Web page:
Not everybody is convinced. “Green cracker is a chimera,” declares K. Mariappan, who recently stepped down as secretary of the Tamil Nadu Fireworks & Amorces Manufacturers’ Association (TANFAMA). He and the association’s former president, T. Asaithambi, are among those who say that “green crackers are a myth” and are seeking a review petition.
A.P. Selvarajan is the owner of the oldest and biggest firecrackers company in Sivakasi, Sri Kaliswari. He says, “If we want to save Sivakasi’s industries, we have to go green.” It was in his laboratory that the Council of Scientific & Industrial Research (CSIR) did its initial tests for low-emission crackers. And it was Sri Kaliswari technicians who went to NEERI to teach researchers the basics of cracker chemistry. Now, CSIR-NEERI has come up with a formula that reduces the chemical weight in the cracker formulations and adds a patented green additive to it. And they’re charging a royalty fee for it, which many manufacturers are unwilling to pay.
Companies, however, have been told to enter into an agreement with CSIR-NEERI. Those that signed up were invited to a final testing of the product on March 17. The formula itself will be shared only after the April 3 court order. Rayalu says 160 manufacturers have paid and signed up for the transfer of know-how for safe, clean and green crackers. “Hopefully, work will resume in these factories soon,” she says. Meanwhile, another petition challenging NEERI’s so-called green additive has also been filed.
At the Sanarpatti tea stall, the conversation rumbles on. “We’ve never faced such trouble before,” the group says. Of course, they have been told that bursting crackers pollutes the environment and impacts health. But what they understand better is that the barium ban will kill all the traditional smoky and sparkly Diwali attractions like the flower pot and the pencil, the wheel, the whip, the sparklers.
Stall owner Ravichandran brews tea as emotions around him run high. “My business is down by 60%. People are buying fewer groceries; people out of jobs often drop in for a free chai,” he says.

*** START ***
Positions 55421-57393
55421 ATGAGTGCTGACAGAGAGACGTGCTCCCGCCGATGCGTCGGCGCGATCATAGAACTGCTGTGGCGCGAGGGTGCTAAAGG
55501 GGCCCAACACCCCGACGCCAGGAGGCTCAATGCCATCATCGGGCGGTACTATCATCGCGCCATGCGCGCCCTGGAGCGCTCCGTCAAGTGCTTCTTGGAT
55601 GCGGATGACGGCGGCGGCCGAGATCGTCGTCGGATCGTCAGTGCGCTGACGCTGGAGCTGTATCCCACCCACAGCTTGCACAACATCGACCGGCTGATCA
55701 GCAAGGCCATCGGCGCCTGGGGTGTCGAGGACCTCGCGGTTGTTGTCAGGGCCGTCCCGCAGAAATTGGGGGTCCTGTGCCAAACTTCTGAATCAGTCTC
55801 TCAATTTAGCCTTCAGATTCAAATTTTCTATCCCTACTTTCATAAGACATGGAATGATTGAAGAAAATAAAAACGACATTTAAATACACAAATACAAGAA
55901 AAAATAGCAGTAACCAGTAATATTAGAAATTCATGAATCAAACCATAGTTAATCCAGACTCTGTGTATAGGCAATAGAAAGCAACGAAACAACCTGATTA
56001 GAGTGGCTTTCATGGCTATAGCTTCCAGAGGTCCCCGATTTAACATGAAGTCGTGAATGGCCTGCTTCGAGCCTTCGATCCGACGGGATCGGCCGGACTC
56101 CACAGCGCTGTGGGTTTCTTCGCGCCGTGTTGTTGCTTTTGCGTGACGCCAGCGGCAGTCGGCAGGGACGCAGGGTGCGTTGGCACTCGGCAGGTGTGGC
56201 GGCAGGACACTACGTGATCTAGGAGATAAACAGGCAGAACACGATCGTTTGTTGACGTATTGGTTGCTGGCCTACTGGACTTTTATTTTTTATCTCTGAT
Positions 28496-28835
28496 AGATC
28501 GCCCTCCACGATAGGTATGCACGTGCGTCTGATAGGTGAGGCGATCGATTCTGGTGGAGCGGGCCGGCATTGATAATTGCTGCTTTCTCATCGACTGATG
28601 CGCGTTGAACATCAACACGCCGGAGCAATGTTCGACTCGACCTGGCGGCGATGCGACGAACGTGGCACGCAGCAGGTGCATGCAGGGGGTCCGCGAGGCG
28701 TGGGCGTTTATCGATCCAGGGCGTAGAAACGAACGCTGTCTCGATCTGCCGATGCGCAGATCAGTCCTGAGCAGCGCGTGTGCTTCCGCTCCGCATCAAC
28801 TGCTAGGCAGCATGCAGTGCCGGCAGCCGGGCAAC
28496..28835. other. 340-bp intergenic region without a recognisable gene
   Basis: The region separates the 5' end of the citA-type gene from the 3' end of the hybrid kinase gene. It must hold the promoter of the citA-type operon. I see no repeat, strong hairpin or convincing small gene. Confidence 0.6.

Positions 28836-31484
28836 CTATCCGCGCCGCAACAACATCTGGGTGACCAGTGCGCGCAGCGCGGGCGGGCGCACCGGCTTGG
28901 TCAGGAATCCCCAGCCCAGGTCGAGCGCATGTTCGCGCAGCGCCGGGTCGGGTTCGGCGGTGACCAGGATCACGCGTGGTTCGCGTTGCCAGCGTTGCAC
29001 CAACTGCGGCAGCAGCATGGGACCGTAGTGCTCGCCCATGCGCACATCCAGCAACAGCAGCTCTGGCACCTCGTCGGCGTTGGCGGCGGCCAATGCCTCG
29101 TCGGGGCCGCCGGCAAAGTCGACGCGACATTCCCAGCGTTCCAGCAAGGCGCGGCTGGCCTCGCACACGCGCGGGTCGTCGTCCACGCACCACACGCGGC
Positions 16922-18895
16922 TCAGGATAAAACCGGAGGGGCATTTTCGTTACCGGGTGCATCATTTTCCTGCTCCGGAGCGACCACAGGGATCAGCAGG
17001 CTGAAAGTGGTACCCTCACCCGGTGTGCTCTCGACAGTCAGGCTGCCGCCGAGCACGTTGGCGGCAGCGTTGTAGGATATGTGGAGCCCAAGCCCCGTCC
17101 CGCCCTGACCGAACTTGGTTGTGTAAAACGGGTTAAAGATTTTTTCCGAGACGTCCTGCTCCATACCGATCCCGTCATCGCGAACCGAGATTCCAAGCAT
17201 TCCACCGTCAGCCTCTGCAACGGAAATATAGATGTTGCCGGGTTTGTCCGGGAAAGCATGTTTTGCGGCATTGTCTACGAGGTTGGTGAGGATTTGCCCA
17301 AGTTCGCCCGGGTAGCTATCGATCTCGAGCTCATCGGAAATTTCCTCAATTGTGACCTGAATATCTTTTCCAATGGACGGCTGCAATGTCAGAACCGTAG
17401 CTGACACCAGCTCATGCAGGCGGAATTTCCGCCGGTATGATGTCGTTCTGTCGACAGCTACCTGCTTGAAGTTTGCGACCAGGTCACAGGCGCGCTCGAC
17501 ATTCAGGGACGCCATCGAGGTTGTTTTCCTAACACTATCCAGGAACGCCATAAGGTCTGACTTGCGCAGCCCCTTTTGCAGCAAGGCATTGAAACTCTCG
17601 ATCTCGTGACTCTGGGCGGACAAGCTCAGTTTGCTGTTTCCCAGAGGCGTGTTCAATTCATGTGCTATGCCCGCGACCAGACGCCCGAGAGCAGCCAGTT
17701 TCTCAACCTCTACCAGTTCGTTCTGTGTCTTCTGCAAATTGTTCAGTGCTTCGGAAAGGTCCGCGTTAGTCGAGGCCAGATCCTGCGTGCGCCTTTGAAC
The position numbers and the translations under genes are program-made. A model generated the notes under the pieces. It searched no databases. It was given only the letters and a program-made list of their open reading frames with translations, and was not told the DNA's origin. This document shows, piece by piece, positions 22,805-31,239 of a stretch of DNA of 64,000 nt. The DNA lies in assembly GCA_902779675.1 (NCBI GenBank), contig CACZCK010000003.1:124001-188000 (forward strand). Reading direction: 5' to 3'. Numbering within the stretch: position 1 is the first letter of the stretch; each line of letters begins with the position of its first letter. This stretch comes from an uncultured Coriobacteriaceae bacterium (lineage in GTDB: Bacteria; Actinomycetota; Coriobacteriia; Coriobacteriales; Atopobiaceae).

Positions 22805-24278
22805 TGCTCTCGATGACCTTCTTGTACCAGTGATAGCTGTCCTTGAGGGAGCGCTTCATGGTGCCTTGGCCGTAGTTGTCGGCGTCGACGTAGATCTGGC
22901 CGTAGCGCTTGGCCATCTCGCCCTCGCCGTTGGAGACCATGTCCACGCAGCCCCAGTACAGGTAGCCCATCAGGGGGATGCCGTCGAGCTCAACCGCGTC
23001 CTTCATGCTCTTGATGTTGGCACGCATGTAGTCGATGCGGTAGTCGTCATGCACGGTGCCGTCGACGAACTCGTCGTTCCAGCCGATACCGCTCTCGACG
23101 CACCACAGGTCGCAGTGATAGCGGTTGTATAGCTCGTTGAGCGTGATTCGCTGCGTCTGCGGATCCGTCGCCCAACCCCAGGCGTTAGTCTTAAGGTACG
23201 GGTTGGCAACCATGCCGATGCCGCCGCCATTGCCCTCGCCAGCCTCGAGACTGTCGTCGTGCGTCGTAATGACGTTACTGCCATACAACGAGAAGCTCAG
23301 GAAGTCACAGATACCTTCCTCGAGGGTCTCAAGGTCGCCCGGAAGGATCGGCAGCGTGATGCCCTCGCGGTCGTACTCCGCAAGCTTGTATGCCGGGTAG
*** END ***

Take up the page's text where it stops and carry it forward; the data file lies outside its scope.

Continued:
Last summer, it was a different story. Ravichandran was earning ₹1,000 a day selling tea and snacks. Sanarpatti’s residents worked at firecracker units around the town and earned between ₹250 and ₹400 a day for at least 25 days a month.
In Sivakasi’s business cycle, as soon as Diwali ends, agents from across the country land up in droves, to float orders and negotiate costs for the next season’s consignments. By the end of March, at around this time, all deals would have been sealed and production would have begun. “What we make today explodes six months later,” says Ramesh, 41, who has worked at a firecracker unit since he was 19 and is now unemployed. “Last November, we were told the factory was closed indefinitely. Initially, I did not believe this because my father and grandfather have done this work since the 1950s. Why did nobody think of how we will feed our families?”
Many from his neighbourhood moved to Kerala to look for odd jobs in masonry and in timber factories on the Sengottai-Thenmala-Punalur highway. Others found work in Tirupur textile units or construction sites in Madurai. Many like Ramesh, who worked briefly as a cleaner in a Coimbatore hospital, returned within a month because they found it difficult to stay away from their families.
Vinoth, 20, of Maraneri village, quit college last May to work in a paper-cutting unit to augment the family income. Three months ago, his employer in Sivakasi retrenched him; his parents, both working in a firecracker factory, lost their jobs too. “A week ago, however, my mother was called back for a few hours of work at half the pay,” he says, adding, “We are finding it difficult to run our household.”